Another factor I see people neglect to account for is that solar panels degrade with time producing less electricity. I think newer ones are down to losing less than 1% of their production capacity a year but older panels were much higher. So while the panels may still be working 25 years down the road, you are producing a lot less electricity and at the rate society's been going, using a lot more. So like you said, you are forced to upgrade your panels sooner, add more panels or add more batteries for storage, all for a cost.

Leigh said...

RT, all of those things are part of the reason we think it's worth it. :)

Ed, all of the components will eventually need replacing, which has got me wondering if there isn't another way. We don't have a generator, but that's another one. People just beginning looking into solar would do well to research how long each component will last.

Cockeyed Jo said...

One factor you are forgetting about going off grid with solar, you can actually make your electric meter run backwards by having the excess energy going back into the system. The electric company will be paying you (if yours allows for it). We actually did this on my old homestead. Every quarter we got a sizeable check that helped pay for our $25K system.

Maintenance and replacements costs are not only batteries. We had a hurricane brush by us and it damaged several panels also.You should be factoring in that too. Keep $45 a month to cover. That's what we did for every third panel. The glass scratches over time.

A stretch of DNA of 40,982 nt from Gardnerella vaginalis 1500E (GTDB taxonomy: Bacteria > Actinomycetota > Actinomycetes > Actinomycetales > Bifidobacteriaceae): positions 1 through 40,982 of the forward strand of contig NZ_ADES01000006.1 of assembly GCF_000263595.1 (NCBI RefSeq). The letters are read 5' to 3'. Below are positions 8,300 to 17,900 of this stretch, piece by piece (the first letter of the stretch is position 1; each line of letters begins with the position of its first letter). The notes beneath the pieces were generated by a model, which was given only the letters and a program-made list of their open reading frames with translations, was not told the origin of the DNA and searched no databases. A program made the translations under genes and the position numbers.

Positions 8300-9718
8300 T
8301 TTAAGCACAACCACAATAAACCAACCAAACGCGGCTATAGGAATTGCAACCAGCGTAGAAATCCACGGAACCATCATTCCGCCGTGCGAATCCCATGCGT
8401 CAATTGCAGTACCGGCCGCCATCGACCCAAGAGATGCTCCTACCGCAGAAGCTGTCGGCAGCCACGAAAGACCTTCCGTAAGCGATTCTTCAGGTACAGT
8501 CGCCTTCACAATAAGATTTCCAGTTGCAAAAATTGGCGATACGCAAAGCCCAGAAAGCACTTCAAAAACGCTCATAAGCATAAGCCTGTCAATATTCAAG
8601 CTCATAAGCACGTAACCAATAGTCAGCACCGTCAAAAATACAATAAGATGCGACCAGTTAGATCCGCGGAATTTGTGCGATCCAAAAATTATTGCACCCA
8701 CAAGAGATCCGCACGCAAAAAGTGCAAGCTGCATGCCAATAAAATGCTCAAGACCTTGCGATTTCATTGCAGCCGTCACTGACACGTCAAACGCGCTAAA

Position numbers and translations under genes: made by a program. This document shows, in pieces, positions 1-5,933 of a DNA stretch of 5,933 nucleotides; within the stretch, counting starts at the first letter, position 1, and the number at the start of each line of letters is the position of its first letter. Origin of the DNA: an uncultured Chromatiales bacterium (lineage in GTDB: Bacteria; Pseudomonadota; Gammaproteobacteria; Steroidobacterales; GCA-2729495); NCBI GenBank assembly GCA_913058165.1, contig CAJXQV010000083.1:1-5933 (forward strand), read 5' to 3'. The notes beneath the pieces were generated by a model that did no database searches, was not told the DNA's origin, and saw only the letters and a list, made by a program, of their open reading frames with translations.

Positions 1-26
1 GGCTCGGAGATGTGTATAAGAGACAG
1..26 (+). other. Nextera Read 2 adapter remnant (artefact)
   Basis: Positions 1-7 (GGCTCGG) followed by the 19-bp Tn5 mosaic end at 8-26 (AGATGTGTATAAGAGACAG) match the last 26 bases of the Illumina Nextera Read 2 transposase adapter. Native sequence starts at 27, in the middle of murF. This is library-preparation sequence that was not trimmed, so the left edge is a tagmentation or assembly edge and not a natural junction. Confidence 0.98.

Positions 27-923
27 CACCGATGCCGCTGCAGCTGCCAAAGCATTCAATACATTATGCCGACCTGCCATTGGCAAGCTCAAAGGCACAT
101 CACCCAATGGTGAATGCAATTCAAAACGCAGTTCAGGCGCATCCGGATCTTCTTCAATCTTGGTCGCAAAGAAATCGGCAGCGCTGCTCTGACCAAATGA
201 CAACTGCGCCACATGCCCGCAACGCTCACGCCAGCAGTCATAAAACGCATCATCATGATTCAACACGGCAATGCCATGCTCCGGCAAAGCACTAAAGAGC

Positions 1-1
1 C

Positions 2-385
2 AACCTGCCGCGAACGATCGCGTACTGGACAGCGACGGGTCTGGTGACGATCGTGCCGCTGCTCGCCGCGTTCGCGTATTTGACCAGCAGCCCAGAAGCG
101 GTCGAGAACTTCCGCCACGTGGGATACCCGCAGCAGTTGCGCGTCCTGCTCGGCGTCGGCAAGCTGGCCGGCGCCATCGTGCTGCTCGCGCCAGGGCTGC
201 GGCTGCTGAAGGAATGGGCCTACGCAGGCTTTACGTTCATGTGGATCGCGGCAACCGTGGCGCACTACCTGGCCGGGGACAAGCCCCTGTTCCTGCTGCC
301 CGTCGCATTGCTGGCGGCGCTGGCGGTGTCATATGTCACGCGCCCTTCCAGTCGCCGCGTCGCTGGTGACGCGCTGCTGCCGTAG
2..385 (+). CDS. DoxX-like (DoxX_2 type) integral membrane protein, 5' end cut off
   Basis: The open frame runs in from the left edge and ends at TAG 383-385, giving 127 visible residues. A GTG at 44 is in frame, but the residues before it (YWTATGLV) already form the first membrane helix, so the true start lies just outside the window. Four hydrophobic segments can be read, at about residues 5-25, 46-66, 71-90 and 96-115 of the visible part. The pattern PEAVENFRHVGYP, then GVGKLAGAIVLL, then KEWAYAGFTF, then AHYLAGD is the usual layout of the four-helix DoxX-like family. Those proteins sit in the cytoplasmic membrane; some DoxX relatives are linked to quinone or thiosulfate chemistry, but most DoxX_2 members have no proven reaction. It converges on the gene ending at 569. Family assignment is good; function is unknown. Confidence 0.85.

You should know how much your electric bill will lower. You know how any kwph that equipment pulls. Just calculate it out.

Ed said...

I know a few people who have installed mini wind turbans for their house. While there are still maintenance costs, their electrical output doesn't degrade over time. I also know a person with a generator in a small spring that does pretty well since it doesn't rely on batteries or storage. But it does require a constant water source and a lot of fiddling to keep it running in a wet environment. It also doesn't provide a lot of energy but I suppose could be scaled up with more generators.

I still think solar is a great source of providing off the grid power and may eventually pay for itself in the long term. I just don't think it can work for short term payoff that many tout unless of course you add other things to your justification such as protecting an off the grid food source like what you produce. It is hard to put a number on that.

Leigh said...

Jo, that's correct about other parts of the system. I just used batteries for my example to make my point.

Selling electricity back to the utility company only applies to grid-tied systems rather than off-grid. It's a very attractive idea for a lot of folks. Dan and I will never get to completely off-grid, so that's not a decision we'll ever have to make. Out of curiosity, however, I took a look at the contract our utility company requires of customers tying into the grid. I highly recommend that anyone considering this go to their electric companie's website and download a copy of their contract. Ours is very interesting.

1. It limits the size of the system to 90% of the customer's distribution service rating. Fines apply if it's exceeded.
2. The customer's homeowner's insurance policy must carry liability coverage with a minimum of at least $100,000 per occurrence of bodily injury and/or property damage.